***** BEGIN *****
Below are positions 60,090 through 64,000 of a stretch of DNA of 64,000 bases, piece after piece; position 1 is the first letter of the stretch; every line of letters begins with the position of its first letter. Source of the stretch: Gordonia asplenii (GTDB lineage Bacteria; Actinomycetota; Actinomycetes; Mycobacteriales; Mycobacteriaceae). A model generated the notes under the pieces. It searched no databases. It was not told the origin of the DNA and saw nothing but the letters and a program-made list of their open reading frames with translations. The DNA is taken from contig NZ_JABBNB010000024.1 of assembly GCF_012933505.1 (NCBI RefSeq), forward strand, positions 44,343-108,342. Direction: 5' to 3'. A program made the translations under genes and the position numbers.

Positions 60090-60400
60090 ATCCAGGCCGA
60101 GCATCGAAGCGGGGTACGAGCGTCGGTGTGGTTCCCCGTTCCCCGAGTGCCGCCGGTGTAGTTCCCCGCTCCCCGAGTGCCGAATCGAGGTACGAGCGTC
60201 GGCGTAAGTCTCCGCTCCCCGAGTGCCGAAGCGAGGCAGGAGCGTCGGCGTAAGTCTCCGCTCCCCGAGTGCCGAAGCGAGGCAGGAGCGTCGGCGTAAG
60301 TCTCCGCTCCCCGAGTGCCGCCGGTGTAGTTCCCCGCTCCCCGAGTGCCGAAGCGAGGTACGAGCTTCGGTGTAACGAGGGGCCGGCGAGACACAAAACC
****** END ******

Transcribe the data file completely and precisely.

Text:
Below are positions 60,090 through 64,000 of a stretch of DNA of 64,000 bases, piece after piece; position 1 is the first letter of the stretch; every line of letters begins with the position of its first letter. Source of the stretch: Gordonia asplenii (GTDB lineage Bacteria; Actinomycetota; Actinomycetes; Mycobacteriales; Mycobacteriaceae). A model generated the notes under the pieces. It searched no databases. It was not told the origin of the DNA and saw nothing but the letters and a program-made list of their open reading frames with translations. The DNA is taken from contig NZ_JABBNB010000024.1 of assembly GCF_012933505.1 (NCBI RefSeq), forward strand, positions 44,343-108,342. Direction: 5' to 3'. A program made the translations under genes and the position numbers.

Positions 60090-60400
60090 ATCCAGGCCGA
60101 GCATCGAAGCGGGGTACGAGCGTCGGTGTGGTTCCCCGTTCCCCGAGTGCCGCCGGTGTAGTTCCCCGCTCCCCGAGTGCCGAATCGAGGTACGAGCGTC
60201 GGCGTAAGTCTCCGCTCCCCGAGTGCCGAAGCGAGGCAGGAGCGTCGGCGTAAGTCTCCGCTCCCCGAGTGCCGAAGCGAGGCAGGAGCGTCGGCGTAAG
60301 TCTCCGCTCCCCGAGTGCCGCCGGTGTAGTTCCCCGCTCCCCGAGTGCCGAAGCGAGGTACGAGCTTCGGTGTAACGAGGGGCCGGCGAGACACAAAACC